Usually, I’m not super hot on adaptations of John Le Carré novels. His style tends to veer towards dense, impenetrable narratives that confuse and confound me, and are further frustrating because they have such wonderful casts and production value (I’m lookin at you, Tinker Tailor Soldier Spy). The Constant Gardener, however, is a breathtaking story that I’ve enjoyed very much since I saw it in theatres at probably too young an age. It fashions a story that although is complex and refuses to be straightforward about what it’s trying to say, contains essential beats and stunning performances from its actors. It’s also set apart from other Le Carré yarns for having the most humanistic, compasionate core to its story, centering it’s focus on the atrocities that humans can commit upon each other in mass, faceless fashion and showing us the sparse, golden good deeds that a few kind people can put forth to counter such madness. An organic, emotional theme is nice compared to the clinical, detached style we usually see from this writer. The film is lucky in the sense that it has deeply gifted leads: Ralph Fiennes and Rachel Weisz, two actors who always resonate with a relatable human kinship in their work, and are both superb here. Fiennes plays Justin Quayle, a British ambassador in a god forsaken African region whose luminous wife Tessa (Weisz) is found dead in a remote area under suspicious circumstances. She was investigating several high profile pharmaceutical companies, under scrutiny for their sociopathic, amoral drug testing trials on the poverty stricken Africans. Intrigue strikes in after this, as shellshocked Justin pieces together what lead to her death, and how he can cripple those responsible using espionage and a level of keenness that’s well above both his pay grade and mental constitution. Flashbacks abound as we see Justin and Tessa’s early years unfold, adding all the more to the lumps in our throats as we know the ultimate outcome which the film frankly showed us in the opening frames. Welcome supporting turns come from other UK geniuses like Bill Nighy as an icy CEO, Richard McCabe as Fiennes’s courageous brother in law, Danny Huston as a shady friend of Tessa’s and Pete Postlethwaite as a mysterious doctor who figures later in the plot. Cinematographer César Charlone makes sweeping work of bringing the chaotic nature of Africa to life, it’s people, landcsape and aura beautifully rendered in shots that evoke the best of Monét and similar artists. Such beauty brought forth from a story filled with unpleasantness is interesting, almost a refusal to present the depressing story in any other fashion than to show us the virtue in tragedy, the cost of lost lives and unchecked corruption present for all to see and wince at, yet somewhat quelled by the undeniable forces of light also in play. Rachel and Ralph’s work is an example of this; They are compassion incarnate, pools of hurt, determination and love for one another in the face of evil, unfair odds. They should both be very proud of their work here. Direct Fernando Meirelles has helmed Blindness and the classic City Of God, and as such is no stranger to infusing pain and sorrow with esoteric, positive qualities. He takes full advantage of the African setting, where suffering is commonplace and along with his entire troupe, throws all the lush, alluring kindness straight into the face of horror in an audacious stylistic set of choices which make The Constant Gardener one of the most achingly well constructed romantic annd political thrillers of the decade.
David Lynch’s Lost Highway is a fuzzy, feverish portrait of a fractured mind attempting to make sense of extremely distressing circumstances that are both alienating and possibly self inflicted. Lynch is always keen on probing the cerebrally murky waters which border on the potentially paranormal occurrences, and the often frustrating line, or lack thereof, which is drawn in, around and between these two aspects. Psychological terror, ambiguous scenes that leave you scratching your head once you’ve caught your breath, identity crisis, elliptical narratives that leave us haunted and wanting more are all tools in his bag, ones he’s employed countless times throughout his monolithic career. Usually he implements that in an esoteric, earthy way, but there’s something cold, clinical and unsettlingly voyeuristic about this that somewhat separates it from a lot of other stuff he’s done. The term ‘Lynchian’ in itself has become its own genre, there’s no debating that anymore. It’s usually within this self made genre that he explores, but it’s almost like with this one he went in with a mindset to play around with a sordid, almost De Palma-esque style of genre, and then inject it with his trademark eerie weirdness, in this case to great effect. Bill Pullman stars as jazz trumpet player Fred, spending his nights belting out unnerving solos in smoky clubs. Pullman is an all American prototype, seen in a lot of generic, regular Joe roles. Seeing him venture into sketchy material is jarring and super effective (see his career best work in David’s daughter Jen Lynch’s Surveillance for an even better example of this). He and his gorgeous wife (Patricia Arquette) wake up one ominous morning to discover a packaged video tape on their doorstep, the contents of which show someone breaking into their house and filming them while they sleep. They feel both horrified and violated, and call the police who prove to be just south of useful. From there things get terrifically weird. Fred attends a party where he meets the Mystery Man (Robert Blake) who plays a mean spirited magic trick on him that will have your skin crawling out the door. This was one of Blake’s last two roles before the unfortunate incident that cut his career painfully short, but he’s perfect for Lynch’s stable and eats up the frames he inhabits, a pasty faced ghoul with beady black jewels for eyes and a piercing laugh that will stain your psyche for years. Before he knows it, Fred wakes up and is accused for his own wife’s murder, whisked away to a dank death row cell, plummeting the film into a new segment, Lynch’s way of letting us know this isn’t going to be an easy watch. Fred wakes up sometime later… And isn’t Fred anymore. He’s a young lad with amnesia whose been missing for a while, played by edgy Balthazar Getty. It’s a stark left turn for the plot to take, a stinging reminder that from there on out, we’re in for some nasty antics with no light at the end of the tunnel. Getty is released from prison, since he’s not Pullman who they arrested to begin with. From there he gets entangled in a hot mess of a subplot involving a volatile gangster (Robert Loggia), his seductive wife (also Patricia Arquette) and the ever present Mystery Man who lurks over both planes of the film’s narrative. I’m trying to be deliberately vague about the plot (lord knows Lynch did as well), both to not spoil any surprises for you, and partly because after many viewings, I’m still not sure exactly what it means for myself. It’s a great big clusterfuck of extremely disturbing sequences, surreal passages of auditory and visual madness and a frothing undercurrent of atmosphere that constantly pulls on your sleeve to remind you that something is terribly wrong, but never gives you the solace of telling you what that something is. Traumatic viewing to say the least. Lynch assembles an extraterrestrial supporting cast including Michael Massee, Jack Nance, Natasha Gregson Warner, Marilyn Manson, Henry Rollins, Mink Stole, Jack Kehler, Giovanni Ribisi, Richard Pryor and the one and only Gary Busey (when Gary is one of the calmest, sanest people in your movie you know you’ve driven off the cliff). Some highlights for me are anything to do with Blake’s paralyzing spectre of a character who is one of the best Lynch creations ever, Loggia intimidating an obnoxious driver is priceless and the closest the film gets to comedy, and the final twenty minutes where the lines of reality, fantasy and the jagged planes of perception within the characters minds collide, providing us with a creepy non-resolution, part of what makes the entire show so memorable and affecting. A classic that begs countless re-watches before it can fully cast all aspects of its spell on you, and one of Lynch’s unsung best.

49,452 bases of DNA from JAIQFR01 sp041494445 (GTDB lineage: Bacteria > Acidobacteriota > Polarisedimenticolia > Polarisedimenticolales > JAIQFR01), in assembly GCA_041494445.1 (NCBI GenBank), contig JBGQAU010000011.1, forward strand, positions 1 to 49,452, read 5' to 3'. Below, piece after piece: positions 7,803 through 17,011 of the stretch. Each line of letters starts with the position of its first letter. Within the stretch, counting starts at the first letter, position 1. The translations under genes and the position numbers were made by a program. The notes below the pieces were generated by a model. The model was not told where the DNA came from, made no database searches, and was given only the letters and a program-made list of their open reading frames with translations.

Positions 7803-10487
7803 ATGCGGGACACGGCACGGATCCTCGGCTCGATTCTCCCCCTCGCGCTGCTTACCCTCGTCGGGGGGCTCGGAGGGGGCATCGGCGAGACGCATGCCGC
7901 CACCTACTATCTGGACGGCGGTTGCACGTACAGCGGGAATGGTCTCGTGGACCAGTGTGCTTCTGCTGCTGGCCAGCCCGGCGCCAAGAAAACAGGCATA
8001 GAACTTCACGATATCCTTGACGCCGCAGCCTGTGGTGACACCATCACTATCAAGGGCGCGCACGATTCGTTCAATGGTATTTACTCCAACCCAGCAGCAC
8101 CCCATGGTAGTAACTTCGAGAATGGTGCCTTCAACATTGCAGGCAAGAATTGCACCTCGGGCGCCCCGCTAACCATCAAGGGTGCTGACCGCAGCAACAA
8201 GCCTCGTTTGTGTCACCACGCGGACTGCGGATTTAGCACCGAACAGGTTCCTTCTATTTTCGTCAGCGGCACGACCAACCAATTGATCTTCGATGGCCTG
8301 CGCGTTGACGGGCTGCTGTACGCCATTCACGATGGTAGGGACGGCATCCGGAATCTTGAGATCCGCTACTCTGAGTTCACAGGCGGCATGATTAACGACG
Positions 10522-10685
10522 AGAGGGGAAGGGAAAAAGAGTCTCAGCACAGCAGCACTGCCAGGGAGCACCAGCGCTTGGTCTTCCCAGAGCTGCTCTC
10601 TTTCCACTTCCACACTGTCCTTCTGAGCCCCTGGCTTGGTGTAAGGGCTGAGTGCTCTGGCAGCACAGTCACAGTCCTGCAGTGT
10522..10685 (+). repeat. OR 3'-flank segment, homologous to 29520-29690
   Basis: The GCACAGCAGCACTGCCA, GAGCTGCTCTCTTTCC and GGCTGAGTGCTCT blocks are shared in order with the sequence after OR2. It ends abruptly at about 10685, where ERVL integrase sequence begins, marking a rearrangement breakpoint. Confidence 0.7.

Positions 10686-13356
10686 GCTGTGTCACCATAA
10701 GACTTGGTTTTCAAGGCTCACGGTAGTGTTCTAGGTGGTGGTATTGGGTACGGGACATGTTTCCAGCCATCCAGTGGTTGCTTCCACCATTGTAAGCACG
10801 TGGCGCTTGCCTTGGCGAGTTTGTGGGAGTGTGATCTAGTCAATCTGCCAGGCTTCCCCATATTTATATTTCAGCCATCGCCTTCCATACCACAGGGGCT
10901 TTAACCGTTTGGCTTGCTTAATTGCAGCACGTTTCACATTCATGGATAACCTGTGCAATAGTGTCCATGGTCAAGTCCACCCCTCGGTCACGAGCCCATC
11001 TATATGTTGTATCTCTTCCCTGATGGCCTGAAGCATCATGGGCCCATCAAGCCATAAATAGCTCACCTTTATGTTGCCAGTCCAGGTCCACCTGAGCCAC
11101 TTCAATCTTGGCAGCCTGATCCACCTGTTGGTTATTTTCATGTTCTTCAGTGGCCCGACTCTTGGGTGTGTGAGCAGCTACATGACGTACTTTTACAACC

Unnerving. Unforeseeable. Unforgettable. Writer/director Dan Gilroy’s thrillingly caustic media satire Nightcrawler shows some seriously vicious teeth, taking you on a dark and twisted trip through nocturnal Los Angeles, all shot in 2.35:1 Mann/Refn-vision by the obscenely talented Robert Elswit, with James Newton Howard’s moody synth-dominated score pounding away in the background. Jake Gyllenhaal is utterly brilliant as Lou Bloom, a diseased creature of the night, appearing in virtually every scene, totally live-wire, spewing rapid fire dialogue with sociopathic glee. Shades of Travis Bickle abound in his portrayal of a freelance videographer hustling from crime scene to crime scene trying to sell his gruesome and exploitive footage to the highest buyer. This is the best performance of Gyllenhaal’s career so far, and over the past few years, he seems incapable of not being thoroughly excellent in whatever he appears in (Brothers, Source Code, End of Watch, Prisoners, Enemy, Everest; still need to see Southpaw). It’s great to see Renee Russo in a substantial role again, as she brings sass and class to her role as a beleaguered news producer. She gets to cut a nasty portrait of what it might be like to run a struggling local news station in the big-city that’s fighting for a piece of the ever-competitive ratings pie. Original movies from a single voice seem less and less common these days, and as Nightcrawler races through its propulsive and lurid narrative, you begin to realize that you’re watching something that’s playing by its own sick and cynical set of rules, unafraid to peek at the nastiness that’s running through our cities, news outlets, and members of society. This is an instant classic that defies expectations, and a film that’s gotten richer and richer on repeated viewings. Hopefully Gilroy has a new project on the horizon sooner than later…